Paul Sevigny: Sight Unseen
July 15 through August 21, 2021
By JONATHAN GOODMAN, August 2021
Paul Sevigny received a studio degree in 1994 from the College of Charleston. After moving through several careers, including music, finance, and nightlife, in 2017 he went back to painting, committing himself to an abstract painterly language. Many of the paintings are red, and many of these suggest a slightly hidden figure, although it is hard to tell for sure. These works have been influenced by the earlier work of the New York School, but they also hold their own as examples of art being made now. The tradition of lyric abstraction dies hard in New York!
The red paintings predominate, and they are truly strong works of art. They are filled with rounded shapes and forms, which fit together like jigsaw pieces in a puzzle; Strangers (2021) is composed of shapes that are a dark, mysterious red, with two rounded, headlike figures, one black and the other red, suggesting the presence of people in an otherwise resolutely nonobjective work of art. It is a fine piece, in which the implications of the abstraction are made more complex by suggestions of a more figurative sort. Foxboro ‘87 (2021) is a similar painting, one in which the darker forms embellish the generally red aura of the work, complicating it to the point where near black and luminous red forms balance each other, not so much facing off in opposition as collaborating in a way that sets the painting in slow motion. Again, the different forms fit together like parts of a puzzle, making it a cohesive work of art.
After the War (2020), another red painting constructed as well of black parts that contrast with and intensify the overall red color, has a provocative name, although we don’t know what its meaning may be. An abstract painting is hard put to tie to a particular place or event, but the elements of the painting intrude upon each other, so it might make sense to see the painting as conveying an aggression of sorts. Almost (2021) shows what looks like a female figure on the left and one of Sevigny’s dark, headlike ovals in the upper middle of the painting. The inclusion of a recognizable figure tends to place the abstract elements in the background, so that what we have is a hybrid, in which the nonobjective vies with the recognizable. This group of red paintings is unusually strong, especially in light of their ability to register both tonal variety and a sense of connectedness between the various elements that come into play.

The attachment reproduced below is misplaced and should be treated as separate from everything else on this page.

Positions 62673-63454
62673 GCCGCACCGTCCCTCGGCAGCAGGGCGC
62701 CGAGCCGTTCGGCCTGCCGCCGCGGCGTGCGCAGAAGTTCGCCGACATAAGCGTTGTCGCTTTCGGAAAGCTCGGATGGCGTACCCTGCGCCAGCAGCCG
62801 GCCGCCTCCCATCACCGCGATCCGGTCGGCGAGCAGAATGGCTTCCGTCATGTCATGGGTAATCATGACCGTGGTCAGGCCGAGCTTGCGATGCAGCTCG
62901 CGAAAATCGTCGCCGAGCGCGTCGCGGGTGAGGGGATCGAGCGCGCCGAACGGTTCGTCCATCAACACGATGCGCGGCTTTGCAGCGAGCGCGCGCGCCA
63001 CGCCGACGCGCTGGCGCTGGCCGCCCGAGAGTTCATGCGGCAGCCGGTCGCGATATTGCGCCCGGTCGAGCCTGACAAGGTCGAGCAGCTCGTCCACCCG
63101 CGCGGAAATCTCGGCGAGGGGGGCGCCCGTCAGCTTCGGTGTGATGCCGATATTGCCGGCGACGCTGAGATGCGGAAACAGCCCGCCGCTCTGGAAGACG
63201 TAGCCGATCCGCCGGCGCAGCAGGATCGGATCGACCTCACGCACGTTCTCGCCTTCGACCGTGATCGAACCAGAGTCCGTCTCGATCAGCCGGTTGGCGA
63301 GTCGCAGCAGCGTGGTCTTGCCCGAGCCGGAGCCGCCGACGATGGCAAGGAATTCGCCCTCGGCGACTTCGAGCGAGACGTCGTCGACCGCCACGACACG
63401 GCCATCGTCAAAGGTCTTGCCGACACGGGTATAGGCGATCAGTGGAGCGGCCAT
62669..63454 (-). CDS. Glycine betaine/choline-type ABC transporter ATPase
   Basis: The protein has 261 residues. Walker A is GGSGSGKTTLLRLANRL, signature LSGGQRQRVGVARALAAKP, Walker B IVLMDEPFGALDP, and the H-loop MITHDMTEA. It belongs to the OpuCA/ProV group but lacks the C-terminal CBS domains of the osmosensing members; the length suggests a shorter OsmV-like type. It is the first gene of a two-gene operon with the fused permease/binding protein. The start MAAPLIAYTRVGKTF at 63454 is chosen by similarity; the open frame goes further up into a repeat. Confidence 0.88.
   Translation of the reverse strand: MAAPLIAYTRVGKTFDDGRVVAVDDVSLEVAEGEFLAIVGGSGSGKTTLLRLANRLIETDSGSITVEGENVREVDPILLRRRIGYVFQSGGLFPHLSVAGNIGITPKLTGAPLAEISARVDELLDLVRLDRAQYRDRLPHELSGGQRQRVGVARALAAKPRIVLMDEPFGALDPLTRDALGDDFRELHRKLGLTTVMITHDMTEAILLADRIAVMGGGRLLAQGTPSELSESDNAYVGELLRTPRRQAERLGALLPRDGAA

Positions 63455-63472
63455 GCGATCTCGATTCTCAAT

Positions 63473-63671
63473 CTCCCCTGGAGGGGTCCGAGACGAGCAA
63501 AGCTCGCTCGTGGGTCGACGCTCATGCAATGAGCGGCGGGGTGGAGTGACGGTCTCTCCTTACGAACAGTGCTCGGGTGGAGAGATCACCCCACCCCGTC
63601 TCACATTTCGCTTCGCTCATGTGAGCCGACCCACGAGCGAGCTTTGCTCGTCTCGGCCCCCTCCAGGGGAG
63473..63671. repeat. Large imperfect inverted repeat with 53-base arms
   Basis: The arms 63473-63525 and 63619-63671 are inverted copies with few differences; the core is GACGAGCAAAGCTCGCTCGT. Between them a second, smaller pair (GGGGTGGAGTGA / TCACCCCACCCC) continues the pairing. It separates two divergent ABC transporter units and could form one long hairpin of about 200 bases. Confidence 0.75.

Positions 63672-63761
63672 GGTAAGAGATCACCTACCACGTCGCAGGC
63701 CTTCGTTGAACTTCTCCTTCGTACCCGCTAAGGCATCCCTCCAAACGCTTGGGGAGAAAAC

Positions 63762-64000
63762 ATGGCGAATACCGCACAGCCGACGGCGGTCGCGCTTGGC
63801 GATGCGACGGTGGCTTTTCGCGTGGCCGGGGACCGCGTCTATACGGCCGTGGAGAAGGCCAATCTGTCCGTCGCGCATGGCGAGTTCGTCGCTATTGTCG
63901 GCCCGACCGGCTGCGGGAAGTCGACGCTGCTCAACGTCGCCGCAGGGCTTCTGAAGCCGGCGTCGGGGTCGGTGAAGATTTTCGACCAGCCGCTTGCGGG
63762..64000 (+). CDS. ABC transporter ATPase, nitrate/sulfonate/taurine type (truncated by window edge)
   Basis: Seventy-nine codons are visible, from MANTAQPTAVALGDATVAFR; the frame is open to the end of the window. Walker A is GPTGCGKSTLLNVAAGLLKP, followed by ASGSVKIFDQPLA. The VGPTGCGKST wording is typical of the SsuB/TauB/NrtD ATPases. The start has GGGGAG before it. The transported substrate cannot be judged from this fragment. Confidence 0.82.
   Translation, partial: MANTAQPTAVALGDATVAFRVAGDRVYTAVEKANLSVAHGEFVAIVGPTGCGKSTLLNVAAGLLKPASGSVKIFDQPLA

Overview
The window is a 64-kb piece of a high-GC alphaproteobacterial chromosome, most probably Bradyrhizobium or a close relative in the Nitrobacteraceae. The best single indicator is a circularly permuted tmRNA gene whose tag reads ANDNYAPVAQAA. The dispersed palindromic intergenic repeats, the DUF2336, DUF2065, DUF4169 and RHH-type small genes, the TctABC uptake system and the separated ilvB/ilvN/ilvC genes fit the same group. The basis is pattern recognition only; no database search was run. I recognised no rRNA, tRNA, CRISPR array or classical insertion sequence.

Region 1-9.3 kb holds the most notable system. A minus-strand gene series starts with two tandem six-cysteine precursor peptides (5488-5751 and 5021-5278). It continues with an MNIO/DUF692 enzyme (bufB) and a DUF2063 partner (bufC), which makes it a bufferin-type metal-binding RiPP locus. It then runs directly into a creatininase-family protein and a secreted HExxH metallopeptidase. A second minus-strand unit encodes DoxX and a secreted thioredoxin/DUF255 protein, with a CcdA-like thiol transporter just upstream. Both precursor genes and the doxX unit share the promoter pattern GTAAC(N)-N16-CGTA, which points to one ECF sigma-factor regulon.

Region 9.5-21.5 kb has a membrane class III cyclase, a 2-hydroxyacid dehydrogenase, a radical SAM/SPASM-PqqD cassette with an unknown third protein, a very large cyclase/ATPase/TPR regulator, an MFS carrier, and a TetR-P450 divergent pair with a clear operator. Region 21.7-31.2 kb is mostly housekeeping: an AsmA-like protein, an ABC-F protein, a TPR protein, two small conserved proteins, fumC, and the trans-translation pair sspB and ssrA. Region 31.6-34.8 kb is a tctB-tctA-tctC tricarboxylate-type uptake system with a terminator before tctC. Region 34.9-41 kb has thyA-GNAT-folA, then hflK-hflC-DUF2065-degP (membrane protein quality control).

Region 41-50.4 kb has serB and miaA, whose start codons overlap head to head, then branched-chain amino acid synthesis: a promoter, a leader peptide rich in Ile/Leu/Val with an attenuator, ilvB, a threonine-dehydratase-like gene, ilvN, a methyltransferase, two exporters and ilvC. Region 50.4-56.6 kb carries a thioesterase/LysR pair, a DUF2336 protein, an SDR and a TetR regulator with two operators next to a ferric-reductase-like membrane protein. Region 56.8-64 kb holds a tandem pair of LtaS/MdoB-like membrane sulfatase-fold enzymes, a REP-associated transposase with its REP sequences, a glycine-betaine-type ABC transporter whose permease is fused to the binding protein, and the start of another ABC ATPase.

There is another body of work, with a greater number of colors and having a more complex layout of parts. The paintings are roughly edged and complex; they grow on you over time. Baby (2020) shows two large, bright pink, bald heads; underneath them is a complicated pathwork of differently hued abstract elements, which one assumes is a roundabout representation of clothing. A blue sky and a green background support the image; the infants’ faces are barely readable, so a grotesquerie pervades the painting. And Civilization (2020) is a large, complicated work, in which pinkish-red, yellow-brown, green, and blue parts, mostly straight edged, combine to make a picture of unusual depth and complexity, in which the various pieces combine to create a seeming city seen from above–a version of abstract architecture, likely a representation of civilized life’s ability to build permanent, communicative structures.
Sevigny is a painter full in keeping with aspects of the New York School. But he is his own man as well. His work relays into contemporary culture the awareness of earlier abstract painting, yet it is also something new--a mélange of colors, forms, and themes we need to understand as being thoroughly contemporary. Lyric abstraction continues in ways that commend the past, but new steps must be made. Sevigny has advanced the understanding of today’s painting in a way that talks about form and theme in a new fashion. This must be done if we are to develop an already highly established idiom. Good art is not only about what has come before it, it also concerns what is next. Sevigny has found an opening within which to maneuver, one balanced by what has preceded it and by what will come in the future, and he does this well. WM
Jonathan Goodman is a writer in New York who has written for Artcritical, Artery and the Brooklyn Rail among other publications.
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